6 Reverse dhimmitude must be imposed: If a church or synagogue is burned down by islamics anywhere in the world, a lottery will be played here in the US, and by this means a mosque will be chosen, destroyed and the terrain sold in public auction. Furthermore, all moslems will pay a religious tax, and be stripped of all rights of citizenship so long as this war against islamism goes on. In general, sharia law will be studied, inverted and imposed against moslems in the US. Force feed them their own medicine! Reverse dhimmitude is perfect reciprocity, and mere justice. This is TRUE dialogue and diplomacy.
7 Finally, the hard part (the above are relatively easy for the US to do): tell the wimpy liberals and euroweenies and UN, and all the theoreticians of political correctness to go to hell.

It is really only in point 7 that this plan becomes irreal. The REAL enemy does not wear a turban nor pray at the mosque. And in his convoluted cowardice, he is sure that he is morally superior to me, who am only trying to keep his derrier alive and free. *In imposing such policies, we are becoming like our enemy and thus defeated by them.* This is the buffoonery that flows from an incapacity to tell good from evil. The enemy is evil, we are good, at least relatively speaking. The person who puts an equal sign between them and us is INSANE. Others have already said it: the US Constitutition becomes a death pact unless we recognize that it is not applicable to evil people who will use it to kill us. They have no right to be protected under its good provisions, which are intended for a good people, relatively good in any case.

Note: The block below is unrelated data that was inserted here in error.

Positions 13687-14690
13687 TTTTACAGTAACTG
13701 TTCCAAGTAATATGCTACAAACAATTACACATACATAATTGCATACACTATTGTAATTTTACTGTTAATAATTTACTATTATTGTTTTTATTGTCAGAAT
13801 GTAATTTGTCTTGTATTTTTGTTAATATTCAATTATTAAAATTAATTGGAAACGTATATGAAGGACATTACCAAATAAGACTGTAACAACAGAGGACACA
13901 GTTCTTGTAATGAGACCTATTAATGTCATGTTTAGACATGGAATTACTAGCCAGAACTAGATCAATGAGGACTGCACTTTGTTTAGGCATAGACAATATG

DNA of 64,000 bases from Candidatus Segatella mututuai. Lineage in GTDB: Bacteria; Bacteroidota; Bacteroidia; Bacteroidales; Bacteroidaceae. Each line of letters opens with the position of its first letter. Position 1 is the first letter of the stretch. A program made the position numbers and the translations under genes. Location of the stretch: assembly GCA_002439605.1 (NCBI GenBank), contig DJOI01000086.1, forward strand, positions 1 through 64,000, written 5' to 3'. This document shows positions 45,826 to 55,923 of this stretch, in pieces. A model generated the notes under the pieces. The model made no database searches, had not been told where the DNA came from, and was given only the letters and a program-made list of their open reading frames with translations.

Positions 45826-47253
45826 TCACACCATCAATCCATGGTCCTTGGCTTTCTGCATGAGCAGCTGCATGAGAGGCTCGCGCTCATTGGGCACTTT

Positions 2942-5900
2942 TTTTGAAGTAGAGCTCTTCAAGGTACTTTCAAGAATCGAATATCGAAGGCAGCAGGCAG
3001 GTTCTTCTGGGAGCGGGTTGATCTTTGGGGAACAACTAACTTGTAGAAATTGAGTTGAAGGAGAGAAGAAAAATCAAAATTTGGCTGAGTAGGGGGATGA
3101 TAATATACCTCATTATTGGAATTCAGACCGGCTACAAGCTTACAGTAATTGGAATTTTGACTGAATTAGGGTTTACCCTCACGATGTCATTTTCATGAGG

(Some may see moral difficulties with targeting *civilians*. I am not sure that in this extreme case there are real difficulties, but that is a discussion for another occasion.)

Well, I've vented, for now.
Next comment, please.

9/18/2006 08:55:00 PM